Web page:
For my particular experience, I kicked things off by calling 611 (the same as dialing 1-800-922-0204) from my cell phone, which is the number for Verizon support. I then beep-booped my way through the numerical menus until being transferred to customer support. Luckily, the first person I got a hold of was a pleasant-sounding young woman who I immediately felt like I could reason with. I told her the issues I've been having with my HTC Thunderbolt over the course of the past 4-5 months (real, actual issues, mind you; but what you say about your phone is up to you -- and any/all the negative stuff others across the Internet are saying about your phone ;) ), as well as how much I legitimately use my phone as a personal and work device.

I then expressed my interest in the Droid DNA and asked her if there was any possibility of upgrading early, whether that meant maybe paying an upgrade fee or simply being able to upgrade an inconsequential 2 months early. We then chatted more about the Thunderbolt and she confirmed with me that others have been experiencing similar issues as those I have recently with the phone (like I implied earlier: even if you're not having issues with your particular type of phone, I'm sure there are plenty of others you can learn from who are...).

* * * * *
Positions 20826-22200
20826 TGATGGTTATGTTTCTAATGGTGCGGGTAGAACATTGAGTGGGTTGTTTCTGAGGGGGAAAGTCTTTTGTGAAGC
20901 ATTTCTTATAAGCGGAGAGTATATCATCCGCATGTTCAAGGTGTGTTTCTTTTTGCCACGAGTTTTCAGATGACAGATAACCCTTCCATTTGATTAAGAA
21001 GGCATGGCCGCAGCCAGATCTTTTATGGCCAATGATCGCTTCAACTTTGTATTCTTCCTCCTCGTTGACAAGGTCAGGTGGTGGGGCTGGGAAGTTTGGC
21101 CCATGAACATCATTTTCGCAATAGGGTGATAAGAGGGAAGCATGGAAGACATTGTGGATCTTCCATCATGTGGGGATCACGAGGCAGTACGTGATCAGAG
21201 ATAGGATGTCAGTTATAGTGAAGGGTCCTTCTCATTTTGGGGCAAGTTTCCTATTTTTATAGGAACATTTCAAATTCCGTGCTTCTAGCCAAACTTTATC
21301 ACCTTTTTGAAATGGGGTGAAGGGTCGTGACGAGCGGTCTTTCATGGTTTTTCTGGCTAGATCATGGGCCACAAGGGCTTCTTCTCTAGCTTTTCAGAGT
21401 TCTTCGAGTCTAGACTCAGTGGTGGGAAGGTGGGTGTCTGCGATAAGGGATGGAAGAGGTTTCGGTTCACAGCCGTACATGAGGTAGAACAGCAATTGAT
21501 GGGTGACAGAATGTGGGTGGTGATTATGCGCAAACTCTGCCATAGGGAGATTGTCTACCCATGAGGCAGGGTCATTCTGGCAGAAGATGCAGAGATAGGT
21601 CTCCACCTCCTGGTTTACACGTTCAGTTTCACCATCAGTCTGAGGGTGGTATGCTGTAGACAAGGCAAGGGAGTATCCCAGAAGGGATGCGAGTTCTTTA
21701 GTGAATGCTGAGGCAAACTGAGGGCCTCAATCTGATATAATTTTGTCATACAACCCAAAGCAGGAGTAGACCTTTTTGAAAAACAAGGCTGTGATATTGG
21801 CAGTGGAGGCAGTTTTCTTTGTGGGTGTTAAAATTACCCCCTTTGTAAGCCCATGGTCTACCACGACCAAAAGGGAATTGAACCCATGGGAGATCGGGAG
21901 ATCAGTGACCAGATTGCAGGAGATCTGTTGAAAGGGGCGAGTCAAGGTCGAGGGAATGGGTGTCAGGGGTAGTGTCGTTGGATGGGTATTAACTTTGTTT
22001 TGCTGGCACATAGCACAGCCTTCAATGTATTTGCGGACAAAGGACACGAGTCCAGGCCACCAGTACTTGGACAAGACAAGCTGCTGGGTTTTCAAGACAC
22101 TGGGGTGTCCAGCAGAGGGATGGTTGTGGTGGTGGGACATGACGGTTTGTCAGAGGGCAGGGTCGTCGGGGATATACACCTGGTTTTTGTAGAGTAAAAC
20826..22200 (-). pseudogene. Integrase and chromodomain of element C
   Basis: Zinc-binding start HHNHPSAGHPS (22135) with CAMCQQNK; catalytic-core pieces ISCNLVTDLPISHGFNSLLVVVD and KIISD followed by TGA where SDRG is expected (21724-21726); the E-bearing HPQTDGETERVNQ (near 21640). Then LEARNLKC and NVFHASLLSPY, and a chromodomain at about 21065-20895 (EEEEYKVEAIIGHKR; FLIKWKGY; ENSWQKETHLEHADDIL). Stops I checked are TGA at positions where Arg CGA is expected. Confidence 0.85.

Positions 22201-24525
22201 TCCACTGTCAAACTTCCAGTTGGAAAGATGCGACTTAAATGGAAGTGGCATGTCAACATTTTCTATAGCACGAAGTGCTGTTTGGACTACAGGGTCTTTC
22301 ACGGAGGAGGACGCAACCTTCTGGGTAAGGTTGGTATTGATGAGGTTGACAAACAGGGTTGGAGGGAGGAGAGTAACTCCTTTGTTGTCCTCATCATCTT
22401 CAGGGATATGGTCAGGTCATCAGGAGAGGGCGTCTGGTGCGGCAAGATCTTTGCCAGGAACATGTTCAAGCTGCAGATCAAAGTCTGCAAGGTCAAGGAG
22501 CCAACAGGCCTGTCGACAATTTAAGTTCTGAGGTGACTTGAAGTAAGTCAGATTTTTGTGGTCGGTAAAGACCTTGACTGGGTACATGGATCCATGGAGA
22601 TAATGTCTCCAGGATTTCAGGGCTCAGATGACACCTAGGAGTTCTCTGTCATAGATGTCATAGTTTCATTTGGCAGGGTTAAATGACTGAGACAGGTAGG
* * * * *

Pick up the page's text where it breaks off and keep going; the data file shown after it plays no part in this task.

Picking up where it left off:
After she decided she would try to help me out, it was just a matter of her getting managerial approval. Once that was out of the way, I ended up with a new Droid DNA for the promotional price ($199) + stipulations of said promotion (a new 2-year contract). But as I noted in the bullet points above, this endeavor cost me $30 -- something that was totally worth it to get a Droid DNA in my hand in place of this "Thundergarbage" that HTC and Verizon have left to die a sluggish Android 2.x death.